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Old Ways, New Faces

 

Tradition Yields a Fresh Vision for a
Committed Group of Iowa Farmers

Story by Joshua Doležal, photography by Mark Tade

It’s an August dog day at Grinnell Heritage Farm, sun at its zenith, heat shimmering over the fields.

Just stepping out of the shade seems exhausting, which is why a clutch of farmers has gathered in a circle on the cement loading dock where the roof of the packing shed casts a long shadow.

The group is cleaning hardneck garlic for market, shucking dirt from each head, then trimming the roots and the stalks.

Ndogo, the farm dog, lies curled against the metal siding, lulled to sleep by the steady murmur of talk, the soft snipping of shears, and the rhythmic thump of tossed bulbs landing in wooden crates.

Except for the nearby pallet jack and hydraulic platform, the scene recalls a bygone era of the Iowa farm, when barns rose from the prairie in a single day and neighbors teamed up at harvest time, gathering after the work was done to share a home-grown meal.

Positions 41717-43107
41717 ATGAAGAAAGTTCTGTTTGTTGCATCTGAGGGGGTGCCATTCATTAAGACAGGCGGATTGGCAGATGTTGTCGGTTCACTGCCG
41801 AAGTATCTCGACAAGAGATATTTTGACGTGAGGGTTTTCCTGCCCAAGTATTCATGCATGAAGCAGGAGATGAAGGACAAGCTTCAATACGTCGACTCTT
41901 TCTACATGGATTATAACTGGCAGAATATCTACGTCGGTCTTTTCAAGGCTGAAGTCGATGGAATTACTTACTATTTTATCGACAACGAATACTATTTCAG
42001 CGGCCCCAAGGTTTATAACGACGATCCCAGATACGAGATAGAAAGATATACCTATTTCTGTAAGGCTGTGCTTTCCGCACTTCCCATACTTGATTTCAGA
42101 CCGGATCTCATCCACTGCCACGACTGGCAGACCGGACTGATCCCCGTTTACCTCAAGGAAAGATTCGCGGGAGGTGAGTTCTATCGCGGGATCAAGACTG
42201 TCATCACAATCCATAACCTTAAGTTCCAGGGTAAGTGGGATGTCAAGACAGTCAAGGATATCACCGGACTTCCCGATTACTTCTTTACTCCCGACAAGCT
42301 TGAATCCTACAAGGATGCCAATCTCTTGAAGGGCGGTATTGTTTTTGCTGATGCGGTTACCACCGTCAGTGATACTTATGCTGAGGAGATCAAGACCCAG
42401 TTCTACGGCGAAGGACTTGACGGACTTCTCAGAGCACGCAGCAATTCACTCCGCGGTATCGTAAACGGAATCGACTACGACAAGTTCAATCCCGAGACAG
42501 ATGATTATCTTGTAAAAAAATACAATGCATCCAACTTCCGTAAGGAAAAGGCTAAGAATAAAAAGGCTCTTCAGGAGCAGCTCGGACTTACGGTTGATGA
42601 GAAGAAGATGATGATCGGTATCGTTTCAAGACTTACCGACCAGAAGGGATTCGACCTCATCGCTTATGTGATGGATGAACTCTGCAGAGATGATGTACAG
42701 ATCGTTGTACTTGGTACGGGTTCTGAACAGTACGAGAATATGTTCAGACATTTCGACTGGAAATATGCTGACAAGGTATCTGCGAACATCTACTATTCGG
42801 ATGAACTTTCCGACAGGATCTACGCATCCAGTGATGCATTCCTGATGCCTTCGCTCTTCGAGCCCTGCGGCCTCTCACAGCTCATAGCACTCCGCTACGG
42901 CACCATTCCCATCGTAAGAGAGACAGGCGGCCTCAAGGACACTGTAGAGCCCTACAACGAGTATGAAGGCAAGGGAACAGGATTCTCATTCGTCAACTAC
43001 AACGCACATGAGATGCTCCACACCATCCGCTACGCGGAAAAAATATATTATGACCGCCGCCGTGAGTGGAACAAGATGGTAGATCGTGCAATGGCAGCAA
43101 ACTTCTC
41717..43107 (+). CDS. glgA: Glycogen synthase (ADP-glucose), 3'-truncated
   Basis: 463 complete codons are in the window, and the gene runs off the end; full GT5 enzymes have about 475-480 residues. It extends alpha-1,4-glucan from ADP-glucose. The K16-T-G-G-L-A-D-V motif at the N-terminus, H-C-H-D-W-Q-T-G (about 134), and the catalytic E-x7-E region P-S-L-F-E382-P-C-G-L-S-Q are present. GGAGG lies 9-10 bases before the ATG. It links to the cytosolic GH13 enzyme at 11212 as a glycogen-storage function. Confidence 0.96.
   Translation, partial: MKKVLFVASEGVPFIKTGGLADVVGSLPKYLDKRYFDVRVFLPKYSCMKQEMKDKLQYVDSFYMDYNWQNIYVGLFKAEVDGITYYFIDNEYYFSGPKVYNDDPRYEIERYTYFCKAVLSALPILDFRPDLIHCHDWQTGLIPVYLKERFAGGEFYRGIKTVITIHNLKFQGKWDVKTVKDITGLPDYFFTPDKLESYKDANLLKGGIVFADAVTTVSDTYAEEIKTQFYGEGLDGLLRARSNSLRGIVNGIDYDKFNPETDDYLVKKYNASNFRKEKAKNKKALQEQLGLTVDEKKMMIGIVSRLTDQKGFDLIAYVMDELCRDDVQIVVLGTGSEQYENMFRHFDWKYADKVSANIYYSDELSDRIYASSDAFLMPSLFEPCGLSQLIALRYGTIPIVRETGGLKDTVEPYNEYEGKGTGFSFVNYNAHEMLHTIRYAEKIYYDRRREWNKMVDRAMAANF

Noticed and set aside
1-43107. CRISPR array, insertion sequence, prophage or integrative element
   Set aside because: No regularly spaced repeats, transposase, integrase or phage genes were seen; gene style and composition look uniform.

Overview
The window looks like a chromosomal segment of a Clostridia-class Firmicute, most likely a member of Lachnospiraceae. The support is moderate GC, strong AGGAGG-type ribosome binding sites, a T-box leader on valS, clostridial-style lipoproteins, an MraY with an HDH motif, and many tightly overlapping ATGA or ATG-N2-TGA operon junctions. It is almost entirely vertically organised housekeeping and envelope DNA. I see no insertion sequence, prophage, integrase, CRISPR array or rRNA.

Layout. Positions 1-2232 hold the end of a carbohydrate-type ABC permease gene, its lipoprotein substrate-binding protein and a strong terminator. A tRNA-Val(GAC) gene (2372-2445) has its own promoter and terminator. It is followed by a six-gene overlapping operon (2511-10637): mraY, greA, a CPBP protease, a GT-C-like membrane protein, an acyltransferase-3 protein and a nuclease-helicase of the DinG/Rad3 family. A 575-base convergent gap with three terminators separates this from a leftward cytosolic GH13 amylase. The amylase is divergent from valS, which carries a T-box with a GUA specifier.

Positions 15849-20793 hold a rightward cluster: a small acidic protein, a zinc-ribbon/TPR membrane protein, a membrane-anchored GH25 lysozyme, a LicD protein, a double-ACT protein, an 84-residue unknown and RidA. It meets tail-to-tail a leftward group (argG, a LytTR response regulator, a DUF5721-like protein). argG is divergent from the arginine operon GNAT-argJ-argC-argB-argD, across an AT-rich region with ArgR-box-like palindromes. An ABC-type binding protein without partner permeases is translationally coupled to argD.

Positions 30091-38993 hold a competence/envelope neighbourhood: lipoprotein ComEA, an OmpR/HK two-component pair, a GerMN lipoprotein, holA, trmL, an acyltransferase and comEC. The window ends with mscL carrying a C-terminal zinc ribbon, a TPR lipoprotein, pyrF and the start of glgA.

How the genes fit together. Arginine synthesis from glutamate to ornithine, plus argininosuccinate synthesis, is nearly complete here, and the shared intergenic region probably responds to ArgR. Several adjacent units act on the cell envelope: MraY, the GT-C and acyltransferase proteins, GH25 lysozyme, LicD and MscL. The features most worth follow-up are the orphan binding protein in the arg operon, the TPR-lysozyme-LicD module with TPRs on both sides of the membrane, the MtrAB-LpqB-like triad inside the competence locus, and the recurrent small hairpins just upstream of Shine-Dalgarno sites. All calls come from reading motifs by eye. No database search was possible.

It is, in fact, this “old-school method of farming” that Melissa Dunham was hoping to revive when she proposed monthly work days at the 2011 conference of the Practical Farmers of Iowa (PFI), the networking hub for many organic and chemical-free growers in the state.

“When I spoke to my grandma a few years ago, she said she wouldn’t trade her childhood for a childhood today for anything,” recalls Melissa.

 “The sense of community and togetherness was well worth the physical labor. I would like to think on some level we’re giving our kids and ourselves a similar opportunity.” 

Like-minded growers from three other Iowa farms have left their fields today to join Melissa and her husband, Andrew, in the task at hand. Together the group styles itself “The Gang of Four.”

(Read more Old Ways, New Faces)

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